Like a slow-boiling frog, consumers have either ignored or merely croaked about China’s increasing dominance of the rare earths market, when they should have been hopping to develop alternative supplies. The media frenzy being played out under the guise of the US-China trade tariff dispute is misplaced. As China advances its economic and environmental agendas, its technological and trade advantages grow, threatening the security of other nations. China is often portrayed as the villain in this story, but the rest of the world must accept responsibility for helping to create this situation and move fast to change it.
Rare earths: why should we care?
Rare earths are 17 elements referred to as the ‘vitamins of industry’, due to the minute amounts required for a range of advanced technologies on which developed nations depend.
China first realised the importance of rare earths some 40 years ago when Deng Xiaoping said ‘The Middle East has oil, but China has rare earths’. China proceeded to quietly invest hundreds of billions of dollars in domestic rare earth resources, research and industry – a strategy spelt out in the Made in China 2025 policy – creating a value-added supply chain for rare earth products comprising 90% of global output. The rest of the world largely stood by and watched.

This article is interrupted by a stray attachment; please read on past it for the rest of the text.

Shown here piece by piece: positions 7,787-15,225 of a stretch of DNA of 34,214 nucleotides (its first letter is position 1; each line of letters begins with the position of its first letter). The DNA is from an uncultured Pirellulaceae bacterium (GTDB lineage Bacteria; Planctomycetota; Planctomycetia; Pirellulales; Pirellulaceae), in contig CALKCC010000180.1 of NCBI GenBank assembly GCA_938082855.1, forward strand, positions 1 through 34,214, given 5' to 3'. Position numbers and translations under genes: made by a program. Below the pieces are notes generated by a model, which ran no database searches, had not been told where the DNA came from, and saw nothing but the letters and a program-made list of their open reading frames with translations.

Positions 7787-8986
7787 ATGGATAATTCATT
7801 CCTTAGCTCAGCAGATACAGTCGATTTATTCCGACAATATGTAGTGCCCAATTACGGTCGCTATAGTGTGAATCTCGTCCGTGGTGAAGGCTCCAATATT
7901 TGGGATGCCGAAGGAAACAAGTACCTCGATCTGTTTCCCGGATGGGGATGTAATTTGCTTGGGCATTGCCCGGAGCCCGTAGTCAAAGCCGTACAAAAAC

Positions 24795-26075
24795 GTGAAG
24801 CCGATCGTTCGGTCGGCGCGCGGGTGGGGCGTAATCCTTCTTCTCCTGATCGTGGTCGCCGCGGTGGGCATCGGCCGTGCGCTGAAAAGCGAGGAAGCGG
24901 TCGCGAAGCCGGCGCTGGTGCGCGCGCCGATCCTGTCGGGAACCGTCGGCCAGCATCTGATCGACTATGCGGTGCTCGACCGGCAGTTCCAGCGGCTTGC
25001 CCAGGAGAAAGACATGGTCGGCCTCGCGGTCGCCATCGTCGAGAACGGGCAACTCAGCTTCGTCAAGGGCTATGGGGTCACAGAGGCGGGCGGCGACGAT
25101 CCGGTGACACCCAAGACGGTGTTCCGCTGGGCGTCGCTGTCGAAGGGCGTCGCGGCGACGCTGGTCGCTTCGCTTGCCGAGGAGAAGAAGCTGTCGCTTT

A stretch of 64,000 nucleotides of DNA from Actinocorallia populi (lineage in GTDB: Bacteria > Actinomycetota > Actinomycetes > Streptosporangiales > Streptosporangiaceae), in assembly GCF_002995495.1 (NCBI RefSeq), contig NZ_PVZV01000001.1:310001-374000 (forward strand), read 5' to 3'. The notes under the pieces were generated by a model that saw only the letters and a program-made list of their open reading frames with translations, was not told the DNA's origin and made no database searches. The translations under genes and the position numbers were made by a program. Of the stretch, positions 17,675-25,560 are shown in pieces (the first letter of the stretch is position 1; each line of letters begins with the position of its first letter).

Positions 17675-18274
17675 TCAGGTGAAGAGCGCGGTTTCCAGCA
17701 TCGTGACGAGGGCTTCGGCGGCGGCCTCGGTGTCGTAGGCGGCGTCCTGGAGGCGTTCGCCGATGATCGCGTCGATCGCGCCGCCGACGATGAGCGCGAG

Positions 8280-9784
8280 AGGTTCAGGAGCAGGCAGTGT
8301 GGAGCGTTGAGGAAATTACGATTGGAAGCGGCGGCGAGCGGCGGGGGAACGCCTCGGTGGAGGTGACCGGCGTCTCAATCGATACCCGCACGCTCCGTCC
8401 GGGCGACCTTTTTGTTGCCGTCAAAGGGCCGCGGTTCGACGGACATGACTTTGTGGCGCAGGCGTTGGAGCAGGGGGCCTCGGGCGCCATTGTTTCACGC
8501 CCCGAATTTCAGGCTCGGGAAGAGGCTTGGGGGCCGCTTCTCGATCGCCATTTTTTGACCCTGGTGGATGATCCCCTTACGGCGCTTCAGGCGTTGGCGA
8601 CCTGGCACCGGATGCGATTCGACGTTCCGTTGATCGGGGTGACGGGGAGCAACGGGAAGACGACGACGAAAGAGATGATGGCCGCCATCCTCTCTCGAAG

Call it foresight or luck but rare earths are critical to today’s clean and green economy, where zero carbon emissions targets are the new normal. The clean energy and clean transport megatrends are major drivers of the US$3-5 billion rare earths market. China turns rare earths into finished products in high demand, including smart devices, wind turbines, electric motors, vehicles and hybrids, reaping massive returns.
China’s cleaning up. What’s wrong with that?
China’s objective is to become a sustainable, developed country of equal standing to other G20 nations. China’s transformation is the sum of many moving parts, not least of which is the race for 400 million Chinese baby boomers to become rich before they grow old, while another is the imperative to create an environmentally sustainable, circular economy.
Waging ‘war on pollution’, China is committed to reducing its reliance on coal, the source of 70% of China’s energy and much of its air pollution. The crackdown on water and soil polluters will be even more severe, with thousands of chemical factories facing the risk of closure at a moment’s notice, plus massive remediation costs.
Water scarcity in northern China has reached crisis as people, agriculture, energy and industry compete for this precious resource. Cheap Chinese exports consume vast quantities of water, but this is changing fast. China’s Three Red Lines policies balance economic growth against limited water resources and environmental sustainability. China is especially targeting polluting industries with low GDP contributions and high water and energy consumption. The textile industry and paper industries have already been hit, and the chemicals industry is next.